Everybody’s working for the weekend.
I never thought it would happen to me.
I’m a virile young game reviewer, but nothing interesting ever happens to me at work. Then one day this hot little number slides up on to my desk. She’s hip, she’s sexy, she’s got modern sensibilities, and though she’s got a couple hangups, getting her naked is as easy as clicking your mouse. Her name is Singles: Flirt Up Your Life, and she’s the latest thing from the perverts who brought us Lara Croft so many years ago.
For those of you who haven’t heard the buzz, Singles is the first game in ages from a major publisher to get the dreaded AO (Adults Only) rating. It features full nudity and simulated sex, but for all that, it’s not particularly pornographic. In fact, it doesn’t even come close to the U.S. government’s own definition of obscenity because it appeals to more than prurient interest. This isn’t the latest version of Virtual Valerie – it’s much more like The Sims, but without all those blurry censorship squares.
Just or unjust, the AO rating still means that no major retailers (outside of Europe) will carry Singles. Instead, the full game is available for download (right here at GR) and you can play it for a couple hours, after which you have to buy the game online in order to keep playing. And more than a few people will probably want to keep playing to achieve the ultimate goal of making two virtual people have sex.
The game is a "relationship simulator," assigning you the role of caretaker to a pair of roommates who can either develop a healthy sexual relationship or fight constantly over who drank the last beer in the fridge. In truth, the roommates in Singles behave frighteningly like a real couple; they work, play, eat, sleep, exercise, crap, and watch TV just like we do.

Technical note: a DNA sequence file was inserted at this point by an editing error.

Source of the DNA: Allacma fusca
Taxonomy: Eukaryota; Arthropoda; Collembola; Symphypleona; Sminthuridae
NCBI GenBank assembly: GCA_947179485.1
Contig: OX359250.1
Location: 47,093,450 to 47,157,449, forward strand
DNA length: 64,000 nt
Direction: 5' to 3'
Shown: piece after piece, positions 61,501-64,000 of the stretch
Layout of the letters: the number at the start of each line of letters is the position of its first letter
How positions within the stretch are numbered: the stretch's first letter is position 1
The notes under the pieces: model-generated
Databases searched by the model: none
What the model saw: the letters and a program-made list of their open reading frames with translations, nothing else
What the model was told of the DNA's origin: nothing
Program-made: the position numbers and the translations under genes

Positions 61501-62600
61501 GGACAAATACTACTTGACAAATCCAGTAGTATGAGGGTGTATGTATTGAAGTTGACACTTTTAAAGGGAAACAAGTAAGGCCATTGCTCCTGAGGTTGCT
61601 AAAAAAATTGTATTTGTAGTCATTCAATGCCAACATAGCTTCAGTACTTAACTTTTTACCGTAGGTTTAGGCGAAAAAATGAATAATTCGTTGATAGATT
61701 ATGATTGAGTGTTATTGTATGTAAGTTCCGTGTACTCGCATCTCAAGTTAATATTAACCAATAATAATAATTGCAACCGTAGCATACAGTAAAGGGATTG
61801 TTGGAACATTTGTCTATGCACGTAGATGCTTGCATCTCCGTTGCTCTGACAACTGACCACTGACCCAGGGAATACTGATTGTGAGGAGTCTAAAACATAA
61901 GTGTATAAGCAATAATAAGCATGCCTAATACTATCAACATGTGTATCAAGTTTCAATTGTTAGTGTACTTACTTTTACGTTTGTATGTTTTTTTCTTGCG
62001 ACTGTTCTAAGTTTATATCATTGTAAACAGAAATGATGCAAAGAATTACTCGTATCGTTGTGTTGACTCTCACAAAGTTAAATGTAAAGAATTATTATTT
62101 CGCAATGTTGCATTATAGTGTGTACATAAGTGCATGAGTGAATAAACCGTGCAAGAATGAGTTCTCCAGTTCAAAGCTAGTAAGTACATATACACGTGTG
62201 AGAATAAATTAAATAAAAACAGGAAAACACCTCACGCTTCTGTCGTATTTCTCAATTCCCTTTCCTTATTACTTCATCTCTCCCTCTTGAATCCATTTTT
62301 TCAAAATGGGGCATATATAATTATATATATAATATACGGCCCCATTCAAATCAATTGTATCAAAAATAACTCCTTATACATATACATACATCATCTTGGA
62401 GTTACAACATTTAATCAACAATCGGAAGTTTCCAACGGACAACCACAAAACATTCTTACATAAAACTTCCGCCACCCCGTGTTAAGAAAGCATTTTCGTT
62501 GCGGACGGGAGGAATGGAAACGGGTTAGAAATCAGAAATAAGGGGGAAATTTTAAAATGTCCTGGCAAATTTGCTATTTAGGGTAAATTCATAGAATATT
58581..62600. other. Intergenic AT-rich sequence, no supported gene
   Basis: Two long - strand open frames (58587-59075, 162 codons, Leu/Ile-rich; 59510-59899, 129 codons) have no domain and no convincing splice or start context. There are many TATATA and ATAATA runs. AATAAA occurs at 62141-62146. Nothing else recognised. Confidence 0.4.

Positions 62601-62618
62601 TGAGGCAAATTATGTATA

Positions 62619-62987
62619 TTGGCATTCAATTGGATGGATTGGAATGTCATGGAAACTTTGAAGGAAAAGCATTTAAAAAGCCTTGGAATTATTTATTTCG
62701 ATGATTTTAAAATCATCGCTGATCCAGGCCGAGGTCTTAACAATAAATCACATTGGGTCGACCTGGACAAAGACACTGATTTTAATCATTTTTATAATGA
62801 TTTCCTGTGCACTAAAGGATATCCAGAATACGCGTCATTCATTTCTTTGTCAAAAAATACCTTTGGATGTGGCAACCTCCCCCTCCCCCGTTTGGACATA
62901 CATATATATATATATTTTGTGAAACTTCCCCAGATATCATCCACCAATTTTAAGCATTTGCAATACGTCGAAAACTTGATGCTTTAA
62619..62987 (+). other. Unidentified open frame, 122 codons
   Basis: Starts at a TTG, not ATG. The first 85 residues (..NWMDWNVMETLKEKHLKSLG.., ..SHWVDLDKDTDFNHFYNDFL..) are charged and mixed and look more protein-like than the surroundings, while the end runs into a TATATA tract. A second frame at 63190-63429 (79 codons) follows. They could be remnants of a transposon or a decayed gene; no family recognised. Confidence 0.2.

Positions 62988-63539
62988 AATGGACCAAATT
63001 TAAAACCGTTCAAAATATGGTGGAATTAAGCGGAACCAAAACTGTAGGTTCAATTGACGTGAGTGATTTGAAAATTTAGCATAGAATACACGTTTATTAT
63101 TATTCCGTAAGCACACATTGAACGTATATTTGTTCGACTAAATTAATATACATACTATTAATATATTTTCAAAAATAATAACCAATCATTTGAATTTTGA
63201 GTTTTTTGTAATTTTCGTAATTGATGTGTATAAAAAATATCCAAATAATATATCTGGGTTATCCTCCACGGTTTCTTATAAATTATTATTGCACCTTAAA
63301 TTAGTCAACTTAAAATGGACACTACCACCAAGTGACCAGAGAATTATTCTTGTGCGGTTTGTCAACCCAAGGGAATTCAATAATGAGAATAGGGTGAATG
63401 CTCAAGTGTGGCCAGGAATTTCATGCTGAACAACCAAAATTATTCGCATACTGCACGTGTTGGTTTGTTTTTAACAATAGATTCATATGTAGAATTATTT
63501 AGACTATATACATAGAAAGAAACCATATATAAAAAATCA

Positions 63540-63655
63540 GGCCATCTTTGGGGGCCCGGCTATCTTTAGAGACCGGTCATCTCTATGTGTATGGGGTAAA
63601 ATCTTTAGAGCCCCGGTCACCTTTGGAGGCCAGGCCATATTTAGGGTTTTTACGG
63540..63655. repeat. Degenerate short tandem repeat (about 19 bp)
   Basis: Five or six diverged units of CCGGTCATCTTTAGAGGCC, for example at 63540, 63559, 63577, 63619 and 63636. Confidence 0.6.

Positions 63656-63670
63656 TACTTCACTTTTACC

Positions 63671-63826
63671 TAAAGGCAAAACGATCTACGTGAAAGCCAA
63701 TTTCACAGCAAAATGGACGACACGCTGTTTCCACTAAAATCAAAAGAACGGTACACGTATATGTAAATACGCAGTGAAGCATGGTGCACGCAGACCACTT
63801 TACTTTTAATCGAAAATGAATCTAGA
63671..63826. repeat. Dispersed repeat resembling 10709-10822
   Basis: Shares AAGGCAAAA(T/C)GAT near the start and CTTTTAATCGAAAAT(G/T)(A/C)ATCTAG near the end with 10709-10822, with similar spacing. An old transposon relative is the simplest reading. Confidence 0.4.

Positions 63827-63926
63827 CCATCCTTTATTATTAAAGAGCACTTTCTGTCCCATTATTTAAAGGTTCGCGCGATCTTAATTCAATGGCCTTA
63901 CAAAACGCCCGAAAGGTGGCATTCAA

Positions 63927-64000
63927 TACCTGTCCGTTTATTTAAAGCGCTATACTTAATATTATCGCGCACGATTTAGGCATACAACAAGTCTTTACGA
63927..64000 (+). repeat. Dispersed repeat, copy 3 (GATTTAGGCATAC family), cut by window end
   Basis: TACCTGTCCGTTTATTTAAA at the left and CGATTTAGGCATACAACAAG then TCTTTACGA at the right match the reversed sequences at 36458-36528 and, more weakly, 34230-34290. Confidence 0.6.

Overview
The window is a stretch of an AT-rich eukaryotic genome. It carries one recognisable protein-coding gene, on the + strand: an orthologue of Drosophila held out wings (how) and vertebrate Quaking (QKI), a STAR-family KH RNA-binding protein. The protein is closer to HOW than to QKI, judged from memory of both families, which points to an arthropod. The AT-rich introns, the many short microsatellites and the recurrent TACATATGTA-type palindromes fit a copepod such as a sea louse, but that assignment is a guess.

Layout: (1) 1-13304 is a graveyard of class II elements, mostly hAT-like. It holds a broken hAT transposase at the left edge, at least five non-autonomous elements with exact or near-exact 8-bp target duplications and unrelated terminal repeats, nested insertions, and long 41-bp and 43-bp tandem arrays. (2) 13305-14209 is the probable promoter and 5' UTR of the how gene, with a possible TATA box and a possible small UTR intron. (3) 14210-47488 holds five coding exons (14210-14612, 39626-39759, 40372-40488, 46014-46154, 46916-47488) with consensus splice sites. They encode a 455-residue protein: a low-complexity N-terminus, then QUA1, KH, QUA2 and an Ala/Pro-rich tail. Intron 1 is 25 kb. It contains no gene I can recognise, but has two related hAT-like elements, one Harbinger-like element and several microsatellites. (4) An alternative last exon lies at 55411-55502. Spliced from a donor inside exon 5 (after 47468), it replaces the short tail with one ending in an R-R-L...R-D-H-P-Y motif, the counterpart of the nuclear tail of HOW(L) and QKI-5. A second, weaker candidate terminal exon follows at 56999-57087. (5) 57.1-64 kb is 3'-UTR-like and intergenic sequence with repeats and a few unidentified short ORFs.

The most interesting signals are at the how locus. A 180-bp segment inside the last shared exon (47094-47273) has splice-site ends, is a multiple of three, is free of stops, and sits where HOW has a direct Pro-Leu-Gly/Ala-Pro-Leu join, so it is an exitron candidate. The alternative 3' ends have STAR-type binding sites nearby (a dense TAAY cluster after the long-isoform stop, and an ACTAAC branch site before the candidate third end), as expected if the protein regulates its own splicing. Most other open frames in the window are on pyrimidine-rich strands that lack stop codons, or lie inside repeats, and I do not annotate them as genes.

Anyone who has played The Sims will have no trouble at all figuring out how to play Singles because the interface is nearly identical. The personality and relationship meters are eerily familiar, as is the building and buying mode where you can rebuild the apartment and purchase any of a couple hundred other household objects to make their lives better.
The particular Singles you’re (probably) trying to influence into erotic situations are chosen from a dozen different pre-set models, which fit into predictable stereotypes, from the computer nerd to the tough chick. The women are much more appealing than the men as they seem more like normal people, while the guys are a collection of scumbags with goth hairdos and attention-seeking tattoos. There’s also one gay character for each sex, so you can try for a same-sex relationship, but they fall prey to the same stereotypes with a bull-dyke and a seriously flaming queer guy. It’s a little frustrating, made worse by the fact that you cannot create your own character. This is a pretty serious oversight as it removes a sitgnificant chunk of the replay value.
No matter whom you choose, playing with your Singles is again almost exactly like The Sims. You’ll have to manage plenty of little meters – fun, hygiene, hunger, sleep, etc. – which need to stay at acceptable levels to keep them happy and flirting successfully. Eat when you’re hungry, or watch a movie when you need to take a load off.